Localized heat induced urticaria is a rare clinical entity. Other physical urticarial subtypes include cholinergic, solar, cold, aquagenic, vibratory, and dermatographic. It is characterized by a well-demarcated urticarial lesion provoked by heat in direct contact with the skin. We describe a case of localized heat-induced urticaria in a 49-year-old woman after a heat-challenge test to her forearm.
A 49-year-old white female presented to our service with a 3- to 4-year history of pruritic, erythematous raised cutaneous lesions after direct contact with heat. She also noticed that her symptoms worsened each summer. Her symptoms were not associated with sunlight, exercise, pressure, cold, or vibration and she did not display dermatographism. She denied any systemic symptoms including dyspnea, nausea, flushing, abdominal pain, diarrhea, or syncopal episodes.
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A heat-challenge test performed on her right arm was markedly positive (Figures 1, 2). Her laboratory data including CBC, LFT, TSH, and thyroid microsomal antibodies were all unremarkable. She was started on a trial of doxepin with moderate improvement. The addition of montelukast failed to make any additional gains in her treatment and was discontinued.
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Localized heat induced urticaria is a rare type of physical urticaria remarkable for its limited response to the site of heat exposure. Heat urticaria was first described by Duke in 1924 (1). He further categorized heat urticaria into local versus generalized in 1925 (2). According to Chang and Zic in 1999, there have been fewer than fifty reported cases of localized heat urticaria worldwide, predominantly exhibiting in females between the ages of 17 and 70 (3). The exact pathogenesis remains unclear, but can be attributed to the local release of histamine (4-6). Other mechanisms including the activation of the alternative complement pathway and release of prostaglandin D2 have also been suggested (7-9).
The classic whealing pattern seen in Figure 2 typically develops a few minutes after the threshold temperature is reached, ranging from 39[degrees]C to 56[degrees]C (3). Common triggers include warm water, heating pads, oven steam, hot utensils, hot plates, and hair dryers. The lesions are usually pruritic in sensation and localized to the site of exposure. Chang and Zic have reported systemic symptoms including wheezing, dyspnea, flushing, nausea, vomiting, abdominal pain, diarrhea, and syncope in up to 50% of patients (3).
It is important to distinguish this form of urticaria from other physical urticarias such as cold or solar urticaria. The diagnosis is best made by history and confirmed by a local heat challenge test. Localized heat urticaria, unlike solar urticaria, is dependent on the local temperature of the skin and unaffected by UV light. The other, more common type of heat urticaria is the generalized, cholinergic form. This is characterized by punctate urticarial lesions that arise in response to an increased core body temperature, or to emotional stress (1,2,10,11).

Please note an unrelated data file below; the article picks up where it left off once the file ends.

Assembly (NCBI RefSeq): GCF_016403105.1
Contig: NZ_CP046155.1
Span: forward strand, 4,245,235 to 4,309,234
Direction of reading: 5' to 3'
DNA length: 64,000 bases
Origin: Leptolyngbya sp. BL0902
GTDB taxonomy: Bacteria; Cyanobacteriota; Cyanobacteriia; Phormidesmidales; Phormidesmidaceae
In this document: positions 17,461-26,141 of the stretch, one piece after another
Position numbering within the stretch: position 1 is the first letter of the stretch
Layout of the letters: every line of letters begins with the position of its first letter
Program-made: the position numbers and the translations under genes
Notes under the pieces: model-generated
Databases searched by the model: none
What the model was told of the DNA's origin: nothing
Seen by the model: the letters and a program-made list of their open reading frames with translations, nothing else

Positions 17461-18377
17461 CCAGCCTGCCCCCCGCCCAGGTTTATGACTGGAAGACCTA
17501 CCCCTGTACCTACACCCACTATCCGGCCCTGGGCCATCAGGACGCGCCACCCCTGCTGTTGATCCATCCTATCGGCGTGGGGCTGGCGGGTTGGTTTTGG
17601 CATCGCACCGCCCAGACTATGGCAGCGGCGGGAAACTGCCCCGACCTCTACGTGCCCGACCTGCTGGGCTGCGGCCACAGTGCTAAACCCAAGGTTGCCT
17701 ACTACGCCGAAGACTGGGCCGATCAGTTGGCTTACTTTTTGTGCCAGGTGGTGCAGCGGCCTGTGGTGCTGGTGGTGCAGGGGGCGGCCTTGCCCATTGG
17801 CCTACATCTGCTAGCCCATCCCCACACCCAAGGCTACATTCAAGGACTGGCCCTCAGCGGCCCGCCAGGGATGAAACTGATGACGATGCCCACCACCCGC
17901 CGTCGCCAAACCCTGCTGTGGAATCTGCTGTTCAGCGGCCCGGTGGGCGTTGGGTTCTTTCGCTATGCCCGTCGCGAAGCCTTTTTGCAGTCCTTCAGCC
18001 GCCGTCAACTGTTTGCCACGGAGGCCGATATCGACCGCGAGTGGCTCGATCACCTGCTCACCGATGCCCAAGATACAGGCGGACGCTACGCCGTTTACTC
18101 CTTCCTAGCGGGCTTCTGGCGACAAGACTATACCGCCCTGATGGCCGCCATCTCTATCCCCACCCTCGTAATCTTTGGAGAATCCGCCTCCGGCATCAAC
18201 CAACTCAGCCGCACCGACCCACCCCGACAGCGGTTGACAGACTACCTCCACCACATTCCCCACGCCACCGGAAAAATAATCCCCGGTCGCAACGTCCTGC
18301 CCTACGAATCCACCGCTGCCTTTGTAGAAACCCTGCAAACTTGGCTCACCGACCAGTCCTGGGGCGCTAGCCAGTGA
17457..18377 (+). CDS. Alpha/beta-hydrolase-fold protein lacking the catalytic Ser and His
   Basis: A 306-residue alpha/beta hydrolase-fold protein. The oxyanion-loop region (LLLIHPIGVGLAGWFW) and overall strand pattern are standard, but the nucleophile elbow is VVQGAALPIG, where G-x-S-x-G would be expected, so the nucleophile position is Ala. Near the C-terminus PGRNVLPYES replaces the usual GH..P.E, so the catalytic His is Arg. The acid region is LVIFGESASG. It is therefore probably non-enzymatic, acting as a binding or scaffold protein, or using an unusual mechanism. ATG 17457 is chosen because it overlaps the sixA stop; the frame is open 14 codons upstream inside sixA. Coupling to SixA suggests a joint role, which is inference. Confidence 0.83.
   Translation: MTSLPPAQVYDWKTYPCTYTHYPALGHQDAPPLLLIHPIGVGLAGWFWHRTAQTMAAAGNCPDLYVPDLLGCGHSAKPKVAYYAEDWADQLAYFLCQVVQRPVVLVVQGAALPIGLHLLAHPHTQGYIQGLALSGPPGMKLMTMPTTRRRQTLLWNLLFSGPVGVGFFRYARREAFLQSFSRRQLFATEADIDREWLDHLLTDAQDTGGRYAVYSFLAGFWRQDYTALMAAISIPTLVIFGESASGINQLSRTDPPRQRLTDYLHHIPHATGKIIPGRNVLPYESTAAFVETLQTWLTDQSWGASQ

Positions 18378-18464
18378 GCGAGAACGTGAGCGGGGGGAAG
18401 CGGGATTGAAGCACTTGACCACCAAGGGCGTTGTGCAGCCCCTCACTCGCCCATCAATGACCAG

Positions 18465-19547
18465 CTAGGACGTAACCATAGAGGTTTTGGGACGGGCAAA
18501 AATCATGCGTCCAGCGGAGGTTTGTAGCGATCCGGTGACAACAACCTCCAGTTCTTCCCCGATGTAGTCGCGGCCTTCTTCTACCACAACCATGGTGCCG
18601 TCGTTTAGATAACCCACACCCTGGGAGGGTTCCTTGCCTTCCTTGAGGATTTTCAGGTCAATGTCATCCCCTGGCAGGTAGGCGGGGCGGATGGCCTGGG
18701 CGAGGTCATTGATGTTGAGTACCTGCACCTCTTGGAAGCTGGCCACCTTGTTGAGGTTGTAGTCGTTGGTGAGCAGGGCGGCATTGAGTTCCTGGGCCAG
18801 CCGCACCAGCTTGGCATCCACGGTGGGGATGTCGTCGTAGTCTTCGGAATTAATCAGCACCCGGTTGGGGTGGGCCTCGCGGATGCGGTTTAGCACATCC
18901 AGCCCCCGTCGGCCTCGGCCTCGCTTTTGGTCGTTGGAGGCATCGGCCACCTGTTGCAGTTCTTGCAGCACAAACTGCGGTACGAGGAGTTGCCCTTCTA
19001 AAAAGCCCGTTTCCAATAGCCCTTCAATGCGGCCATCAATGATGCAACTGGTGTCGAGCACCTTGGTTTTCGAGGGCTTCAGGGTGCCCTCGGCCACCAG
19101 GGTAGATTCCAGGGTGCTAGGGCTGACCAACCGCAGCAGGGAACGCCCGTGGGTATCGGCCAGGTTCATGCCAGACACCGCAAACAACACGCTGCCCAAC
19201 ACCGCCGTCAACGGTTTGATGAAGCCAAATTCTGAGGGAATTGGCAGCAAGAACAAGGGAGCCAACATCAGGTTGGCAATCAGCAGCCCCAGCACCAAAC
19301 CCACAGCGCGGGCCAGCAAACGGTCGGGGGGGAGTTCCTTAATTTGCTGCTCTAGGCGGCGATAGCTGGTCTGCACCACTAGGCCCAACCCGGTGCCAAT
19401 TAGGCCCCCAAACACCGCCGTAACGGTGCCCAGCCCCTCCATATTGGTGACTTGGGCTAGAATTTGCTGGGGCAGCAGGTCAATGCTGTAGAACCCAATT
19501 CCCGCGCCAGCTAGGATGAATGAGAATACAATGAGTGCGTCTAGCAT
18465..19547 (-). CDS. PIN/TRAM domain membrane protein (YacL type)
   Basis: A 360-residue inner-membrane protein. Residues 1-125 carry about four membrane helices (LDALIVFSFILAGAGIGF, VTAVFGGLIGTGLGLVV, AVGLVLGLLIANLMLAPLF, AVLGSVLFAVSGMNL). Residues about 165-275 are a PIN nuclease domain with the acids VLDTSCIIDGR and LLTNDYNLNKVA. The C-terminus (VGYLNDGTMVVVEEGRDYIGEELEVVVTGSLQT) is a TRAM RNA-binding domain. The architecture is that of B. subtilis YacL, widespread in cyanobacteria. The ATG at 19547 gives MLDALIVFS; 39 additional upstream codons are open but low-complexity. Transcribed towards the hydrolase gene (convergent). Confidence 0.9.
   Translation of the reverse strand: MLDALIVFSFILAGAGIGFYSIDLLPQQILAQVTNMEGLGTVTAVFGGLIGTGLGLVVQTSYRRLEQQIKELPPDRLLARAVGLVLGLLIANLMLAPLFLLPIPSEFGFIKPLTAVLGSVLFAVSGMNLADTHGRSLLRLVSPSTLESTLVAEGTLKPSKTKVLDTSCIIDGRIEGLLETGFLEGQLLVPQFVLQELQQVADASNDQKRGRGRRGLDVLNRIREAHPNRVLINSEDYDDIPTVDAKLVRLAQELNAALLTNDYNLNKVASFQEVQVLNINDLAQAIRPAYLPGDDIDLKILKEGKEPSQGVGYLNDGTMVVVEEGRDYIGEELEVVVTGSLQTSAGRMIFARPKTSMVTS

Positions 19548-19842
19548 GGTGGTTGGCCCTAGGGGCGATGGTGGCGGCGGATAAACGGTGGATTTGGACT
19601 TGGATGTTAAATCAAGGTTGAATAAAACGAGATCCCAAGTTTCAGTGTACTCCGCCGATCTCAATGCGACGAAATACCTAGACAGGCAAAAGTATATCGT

Excluding avoidance as a treatment option, H1 and H2 blockers, including systemic doxepin, have been used with varying success.
1. Duke WW. Urticaria caused specifically by the action of physical agents. JAMA 1924; 83:3-9.
2. Duke WW. Physical Allergy. JAMA 1925; 84:736.
3. Chang A. Zic JA. Localized heat urticaria. Journal of the American Academy of Dermatology 1999; 41:354-6.
4. Baba T. Nomura K. Hanada K. Hashimoto I. Immediate-type heat urticaria: report of a case and study of plasma histamine release. British Journal of Dermatology 1998; 138(2):326-8.
5. Grant JA, Findlay SR, Thueson DO, Fine DP, Krueger GG. Local heat urticaria/angioedema: evidence for histamine release without complement activation. Journal of Allergy & Clinical Immunology 1981; 67(1):75-7.
6. Greaves MW, Sneddon IB, Smith AK, Stanworth DR. Heat urticaria. British Journal of Dermatology 1974; 90:289-90.
7. Daman L. Lieberman P, Ganier M, Hashimoto K. Localized heat urticaria. Journal of Allergy & Clinical Immunology 1978; 61:273-8.
8. Johansson EA, Reunala T, Koskimies S, Lagerstedt A, Kauppinen K, Timonen K. Localized heat urticaria associated with a decrease in serum complement factor B (C3 proactivator). British Journal of Dermatology 1984; 110:227-31.
9. Koro O, Dover JS, Francis DM, et al. Release of prostaglandin D2 and histamine in a case of localized heat urticaria, and effect of treatments. British Journal of Dermatology 1986; 115:721-8.
10. Farnam J, Grant JA, Lett-Brown MA, Lord RA, Russell WL, Henry DP. Combined cold- and heat-induced cholinergic urticaria. Journal of Allergy & Clinical Immunology 1986; 78(2):353-7.
11. Hopkins JG, Kesten BM, Hazel OG. Urticaria provoked by heat or by psychic stimuli. Arch Dermat Syph 1938; 38:679.
CPT MATTHEW DARLING MC, U.S. AIR FORCE (1), CPT MATTHEW C LAMBIASE MC, U.S. ARMY (2), MAJ DARRYL S HODSON MC, U.S. ARMY (3)
1. DEPARTMENT OF SURGERY, WILFORD HALL MEDICAL CENTER, LACKLAND AFB, SAN ANTONIO, TEXAS
2,3. DEPARTMENT OF DERMATOLOGY, SAN ANTONIO UNIFORMED SERVICES HEALTH EDUCATION CONSORTIUM, FORT SAM HOUSTON, TEXAS
ADDRESS FOR CORRESPONDENCE:
CPT Matthew C Lambiase MC
Department of Dermatology
Wilford Hall Medical Center
2200 Bergquist Drive, Suite 1
Lackland AFB, TX 78236
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